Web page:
ENID, Okla. —
Washington is less popular than ...
You fill in the blank.
Congress’ public approval ratings recently plunged to a record low of less than 10 percent. A poll taken in January found Congress was less popular than everything from colonoscopies to cockroaches, from Donald Trump to head lice.
The 113th Congress is on track to become the least productive in history.
As of Thursday, Congress had passed just 23 laws this year, including one that named a bridge and another promoting fishing in Tennessee’s Cumberland River.
In contrast, the House has voted 40 times since 2011 to repeal or at least emasculate the Affordable Care Act, commonly known as “Obamacare.”
Mind you this is a measure that has no chance of passing the Senate, effectively rendering it moot, a fact of which the House is well aware. But they keep tilting at that particular windmill nonetheless, while the sequester spending cuts continue and the farm bill and immigration legislation go begging.
Now Congress is on break, taking five weeks off to return to their home districts and avoid the sultry Washington late summer.
Washington is a mess.
Thursday, Senate Majority Leader Harry Reid was heard to say, “Have senators sit down and shut up, OK?” while lawmakers were noisily conversing while one of their colleagues was attempting to speak.
Things have gotten so bad in Washington that Sen. Tom Coburn, Oklahoma’s junior senator, on Thursday compared the nation’s capital to a “kindergarten.”
“We are a mess,” Coburn said during an appearance on MSNBC’s “Morning Joe” program, “I call it the kindergarten in Washington.”
Kindergartners across the nation should be offended by that remark.
Kindergarten is an important time in a child’s life, the first foray into “real” school, breaking away from mom or day care and joining the big kids.
I remember kindergarten for two things — milk and cookies, and naps. I guess that is three things, which I really should have learned in kindergarten.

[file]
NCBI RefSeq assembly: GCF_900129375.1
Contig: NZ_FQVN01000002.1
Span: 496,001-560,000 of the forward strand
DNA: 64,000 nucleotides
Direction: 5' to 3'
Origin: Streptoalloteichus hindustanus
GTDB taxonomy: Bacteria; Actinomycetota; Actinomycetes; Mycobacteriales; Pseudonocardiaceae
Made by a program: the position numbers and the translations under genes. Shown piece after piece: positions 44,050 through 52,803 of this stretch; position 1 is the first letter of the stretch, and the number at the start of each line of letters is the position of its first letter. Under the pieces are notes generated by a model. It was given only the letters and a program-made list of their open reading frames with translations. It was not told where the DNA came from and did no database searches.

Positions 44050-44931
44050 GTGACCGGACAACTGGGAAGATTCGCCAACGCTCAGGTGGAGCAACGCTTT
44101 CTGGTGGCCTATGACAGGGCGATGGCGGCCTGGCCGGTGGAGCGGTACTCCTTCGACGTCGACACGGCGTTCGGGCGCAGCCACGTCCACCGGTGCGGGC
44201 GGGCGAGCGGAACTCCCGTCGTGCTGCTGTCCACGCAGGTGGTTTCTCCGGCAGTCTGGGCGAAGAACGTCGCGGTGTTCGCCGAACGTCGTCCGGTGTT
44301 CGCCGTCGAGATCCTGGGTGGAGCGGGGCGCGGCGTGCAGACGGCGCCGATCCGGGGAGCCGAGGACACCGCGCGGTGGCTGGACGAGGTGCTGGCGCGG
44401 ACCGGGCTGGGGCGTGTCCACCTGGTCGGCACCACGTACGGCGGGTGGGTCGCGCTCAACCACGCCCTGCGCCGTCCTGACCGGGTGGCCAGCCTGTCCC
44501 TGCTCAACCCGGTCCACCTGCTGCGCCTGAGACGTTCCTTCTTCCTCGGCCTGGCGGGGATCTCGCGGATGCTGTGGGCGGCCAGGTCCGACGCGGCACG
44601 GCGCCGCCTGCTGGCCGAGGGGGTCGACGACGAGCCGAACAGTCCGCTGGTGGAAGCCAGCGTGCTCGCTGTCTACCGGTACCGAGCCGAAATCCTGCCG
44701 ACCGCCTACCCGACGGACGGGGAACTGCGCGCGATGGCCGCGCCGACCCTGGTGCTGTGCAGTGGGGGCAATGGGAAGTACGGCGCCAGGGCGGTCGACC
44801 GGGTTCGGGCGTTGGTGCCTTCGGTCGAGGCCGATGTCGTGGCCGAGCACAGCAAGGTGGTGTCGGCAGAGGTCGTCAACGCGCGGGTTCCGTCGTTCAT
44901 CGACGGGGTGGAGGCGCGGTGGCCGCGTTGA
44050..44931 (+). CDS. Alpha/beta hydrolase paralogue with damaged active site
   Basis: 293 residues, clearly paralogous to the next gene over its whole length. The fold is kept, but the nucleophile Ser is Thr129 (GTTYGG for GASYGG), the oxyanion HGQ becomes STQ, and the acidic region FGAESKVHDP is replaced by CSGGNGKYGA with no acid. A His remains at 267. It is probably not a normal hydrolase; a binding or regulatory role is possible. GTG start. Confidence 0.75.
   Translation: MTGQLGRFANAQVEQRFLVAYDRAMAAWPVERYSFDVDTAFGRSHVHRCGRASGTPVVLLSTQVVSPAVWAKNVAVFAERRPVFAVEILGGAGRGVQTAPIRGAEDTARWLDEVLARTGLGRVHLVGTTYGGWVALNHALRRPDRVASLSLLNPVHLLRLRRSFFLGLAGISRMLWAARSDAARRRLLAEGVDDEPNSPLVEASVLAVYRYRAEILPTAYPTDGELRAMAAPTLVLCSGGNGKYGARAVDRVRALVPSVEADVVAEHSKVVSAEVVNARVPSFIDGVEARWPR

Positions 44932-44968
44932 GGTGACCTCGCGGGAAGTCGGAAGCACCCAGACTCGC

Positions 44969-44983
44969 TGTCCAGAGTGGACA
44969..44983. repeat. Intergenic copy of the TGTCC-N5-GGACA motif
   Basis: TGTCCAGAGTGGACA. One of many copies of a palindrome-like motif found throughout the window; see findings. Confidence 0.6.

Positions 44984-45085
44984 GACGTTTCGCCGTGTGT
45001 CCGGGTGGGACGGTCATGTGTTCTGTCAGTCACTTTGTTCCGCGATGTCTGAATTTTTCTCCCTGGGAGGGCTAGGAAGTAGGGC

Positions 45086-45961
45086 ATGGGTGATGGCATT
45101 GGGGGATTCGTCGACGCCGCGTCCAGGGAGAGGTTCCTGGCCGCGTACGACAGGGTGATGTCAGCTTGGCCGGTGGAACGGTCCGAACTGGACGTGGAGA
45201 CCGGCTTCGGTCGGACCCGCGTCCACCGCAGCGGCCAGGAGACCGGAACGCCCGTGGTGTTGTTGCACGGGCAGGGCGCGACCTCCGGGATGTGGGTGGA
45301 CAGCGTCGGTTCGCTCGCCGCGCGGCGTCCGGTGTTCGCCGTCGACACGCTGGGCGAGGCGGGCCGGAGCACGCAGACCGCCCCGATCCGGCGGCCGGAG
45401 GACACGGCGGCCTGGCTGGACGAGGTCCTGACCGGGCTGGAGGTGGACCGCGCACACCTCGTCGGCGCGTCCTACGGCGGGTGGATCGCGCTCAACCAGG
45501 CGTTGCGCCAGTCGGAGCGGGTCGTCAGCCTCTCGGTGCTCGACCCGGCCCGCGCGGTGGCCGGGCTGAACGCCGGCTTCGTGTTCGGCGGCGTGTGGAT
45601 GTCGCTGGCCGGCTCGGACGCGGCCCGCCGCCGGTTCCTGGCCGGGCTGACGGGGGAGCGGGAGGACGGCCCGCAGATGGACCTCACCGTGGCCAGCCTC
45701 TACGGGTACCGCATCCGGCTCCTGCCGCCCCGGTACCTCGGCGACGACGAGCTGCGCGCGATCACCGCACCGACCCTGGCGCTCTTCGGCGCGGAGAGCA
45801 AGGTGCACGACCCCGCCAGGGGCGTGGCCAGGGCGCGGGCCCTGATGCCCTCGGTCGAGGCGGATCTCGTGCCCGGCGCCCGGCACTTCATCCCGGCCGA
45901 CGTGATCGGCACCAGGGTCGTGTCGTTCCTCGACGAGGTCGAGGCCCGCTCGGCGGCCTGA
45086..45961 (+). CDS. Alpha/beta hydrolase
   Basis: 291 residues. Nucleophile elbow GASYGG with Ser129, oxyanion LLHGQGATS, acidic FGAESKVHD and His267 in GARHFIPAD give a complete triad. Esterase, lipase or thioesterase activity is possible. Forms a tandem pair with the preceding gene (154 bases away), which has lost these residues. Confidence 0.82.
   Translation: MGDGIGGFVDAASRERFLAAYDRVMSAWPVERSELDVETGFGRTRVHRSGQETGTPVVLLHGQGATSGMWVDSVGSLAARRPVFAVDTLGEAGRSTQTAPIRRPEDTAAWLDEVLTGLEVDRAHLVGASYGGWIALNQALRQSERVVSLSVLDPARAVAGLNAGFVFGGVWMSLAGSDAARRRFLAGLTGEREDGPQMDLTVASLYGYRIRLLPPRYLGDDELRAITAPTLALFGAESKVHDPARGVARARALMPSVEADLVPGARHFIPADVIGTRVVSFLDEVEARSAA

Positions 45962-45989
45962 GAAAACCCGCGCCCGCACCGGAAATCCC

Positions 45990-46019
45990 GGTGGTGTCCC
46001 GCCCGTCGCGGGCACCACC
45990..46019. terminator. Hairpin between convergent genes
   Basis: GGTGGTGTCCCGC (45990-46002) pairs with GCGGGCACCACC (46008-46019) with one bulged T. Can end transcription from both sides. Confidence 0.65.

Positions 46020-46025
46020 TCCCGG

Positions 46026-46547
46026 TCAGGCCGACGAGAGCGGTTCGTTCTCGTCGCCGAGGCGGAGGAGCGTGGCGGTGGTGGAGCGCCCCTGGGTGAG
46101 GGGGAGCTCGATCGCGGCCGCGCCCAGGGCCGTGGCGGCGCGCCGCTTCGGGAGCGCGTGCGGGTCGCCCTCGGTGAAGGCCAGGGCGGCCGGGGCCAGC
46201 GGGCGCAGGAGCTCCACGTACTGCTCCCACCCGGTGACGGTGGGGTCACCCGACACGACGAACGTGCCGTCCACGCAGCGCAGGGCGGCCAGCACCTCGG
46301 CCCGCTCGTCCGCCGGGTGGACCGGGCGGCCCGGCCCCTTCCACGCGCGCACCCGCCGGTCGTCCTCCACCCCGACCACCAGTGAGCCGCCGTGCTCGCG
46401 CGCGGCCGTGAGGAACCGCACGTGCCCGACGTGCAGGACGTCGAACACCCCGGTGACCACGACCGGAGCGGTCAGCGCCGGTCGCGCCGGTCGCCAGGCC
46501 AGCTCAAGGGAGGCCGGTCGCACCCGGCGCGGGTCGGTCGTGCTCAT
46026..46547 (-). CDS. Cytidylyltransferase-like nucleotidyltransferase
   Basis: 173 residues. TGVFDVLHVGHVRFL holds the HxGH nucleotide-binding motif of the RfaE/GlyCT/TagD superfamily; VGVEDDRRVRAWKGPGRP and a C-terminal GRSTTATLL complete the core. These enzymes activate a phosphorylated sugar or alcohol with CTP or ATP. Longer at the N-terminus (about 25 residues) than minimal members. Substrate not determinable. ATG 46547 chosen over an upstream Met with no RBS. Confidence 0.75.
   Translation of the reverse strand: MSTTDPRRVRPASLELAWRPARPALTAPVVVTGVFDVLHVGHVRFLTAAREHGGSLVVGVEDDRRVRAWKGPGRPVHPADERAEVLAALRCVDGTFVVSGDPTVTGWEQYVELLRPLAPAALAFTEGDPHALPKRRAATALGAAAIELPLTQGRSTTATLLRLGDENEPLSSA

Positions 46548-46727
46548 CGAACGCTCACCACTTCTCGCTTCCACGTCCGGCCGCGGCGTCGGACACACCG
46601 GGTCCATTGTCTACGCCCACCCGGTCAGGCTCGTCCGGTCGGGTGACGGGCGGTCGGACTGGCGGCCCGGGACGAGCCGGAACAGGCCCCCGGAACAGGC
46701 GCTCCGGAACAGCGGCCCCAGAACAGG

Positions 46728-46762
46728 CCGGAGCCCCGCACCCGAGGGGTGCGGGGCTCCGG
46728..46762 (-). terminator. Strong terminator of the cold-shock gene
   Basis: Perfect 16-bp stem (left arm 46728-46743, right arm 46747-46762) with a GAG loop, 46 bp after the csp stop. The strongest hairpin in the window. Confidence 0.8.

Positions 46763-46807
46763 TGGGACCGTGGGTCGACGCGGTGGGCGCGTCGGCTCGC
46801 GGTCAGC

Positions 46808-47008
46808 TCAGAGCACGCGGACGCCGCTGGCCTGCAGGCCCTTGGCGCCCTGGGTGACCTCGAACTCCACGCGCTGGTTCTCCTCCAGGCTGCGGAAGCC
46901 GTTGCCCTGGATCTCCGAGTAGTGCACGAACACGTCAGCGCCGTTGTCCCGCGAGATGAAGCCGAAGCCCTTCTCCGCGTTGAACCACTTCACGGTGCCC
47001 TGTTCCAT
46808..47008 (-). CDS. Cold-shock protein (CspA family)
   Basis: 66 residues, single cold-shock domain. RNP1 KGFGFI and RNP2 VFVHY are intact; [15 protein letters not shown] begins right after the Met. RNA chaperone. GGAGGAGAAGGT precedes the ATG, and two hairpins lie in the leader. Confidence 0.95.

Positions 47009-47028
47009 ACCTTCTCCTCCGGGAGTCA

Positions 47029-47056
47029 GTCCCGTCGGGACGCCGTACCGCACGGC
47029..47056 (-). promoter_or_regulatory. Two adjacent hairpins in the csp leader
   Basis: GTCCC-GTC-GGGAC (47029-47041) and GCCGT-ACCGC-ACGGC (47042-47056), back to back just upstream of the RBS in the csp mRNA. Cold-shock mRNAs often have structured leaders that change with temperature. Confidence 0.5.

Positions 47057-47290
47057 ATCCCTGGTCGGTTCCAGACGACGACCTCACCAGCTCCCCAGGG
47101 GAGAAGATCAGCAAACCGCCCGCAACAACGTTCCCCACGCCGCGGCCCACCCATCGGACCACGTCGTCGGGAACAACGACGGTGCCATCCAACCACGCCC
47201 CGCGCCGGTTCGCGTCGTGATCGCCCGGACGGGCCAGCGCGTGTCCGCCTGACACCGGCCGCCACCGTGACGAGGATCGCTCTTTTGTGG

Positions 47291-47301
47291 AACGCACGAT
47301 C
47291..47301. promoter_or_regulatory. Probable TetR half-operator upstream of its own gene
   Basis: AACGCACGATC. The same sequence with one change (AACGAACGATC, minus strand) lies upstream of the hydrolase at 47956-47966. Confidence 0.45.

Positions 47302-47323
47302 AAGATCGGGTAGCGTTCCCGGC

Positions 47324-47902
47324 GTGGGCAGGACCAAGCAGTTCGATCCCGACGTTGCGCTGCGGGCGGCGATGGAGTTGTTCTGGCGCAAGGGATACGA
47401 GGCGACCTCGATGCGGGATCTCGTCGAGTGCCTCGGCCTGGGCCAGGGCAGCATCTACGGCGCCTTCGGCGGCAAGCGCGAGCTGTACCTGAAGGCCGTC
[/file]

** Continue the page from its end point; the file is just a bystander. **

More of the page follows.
It was kind of an introduction to school. We learned to share, to follow orders, to get along with others and to listen to the teacher.
There were a lot of rules to remember. Don’t hit, don’t bite, don’t cry, raise your hand if you have to go to the bathroom, be nice to everybody whether you like them or not, and, during nap time, even if you are not sleepy, lie still and be quiet.
These days, that’s not enough. Kindergarten also teaches students some of the basic skills needed to read, write and do math.
The website Family Education lists several things today’s kindergartner is expected to do.
Recognize and form upper and lower case letters and match sounds to each letter.
Recognize and use rhyming words. Identify, draw, cut and name squares, circles, triangles, ovals, diamonds and rectangles. Use their five senses to make simple scientific observations. Count, recognize and write the numbers up to 20. Understand how people in communities work together.
That last one is one lesson Congress obviously has not learned.
If kindergartners were as recalcitrant, bull-headed, obstinate and uncooperative as Congress, they would be made to stand in the corner, without their milk and cookies.
If Congress was, indeed, a kindergarten, the entire class would be receiving a failing grade, and each report card would contain the words I used to dread “is not working up to his/her potential.”
If Congress was, indeed, a kindergarten, the only subjects they could master would be milk and cookies and nap time, which aren’t even part of most modern kindergarten classes.
Please, Sen. Coburn, don’t denigrate kindergarten by comparing it to Congress. Children in kindergarten will eventually grow up and accomplish something. We can’t say the same about Congress.
Mullin is senior writer of the News & Eagle. Email him at firstname.lastname@example.org.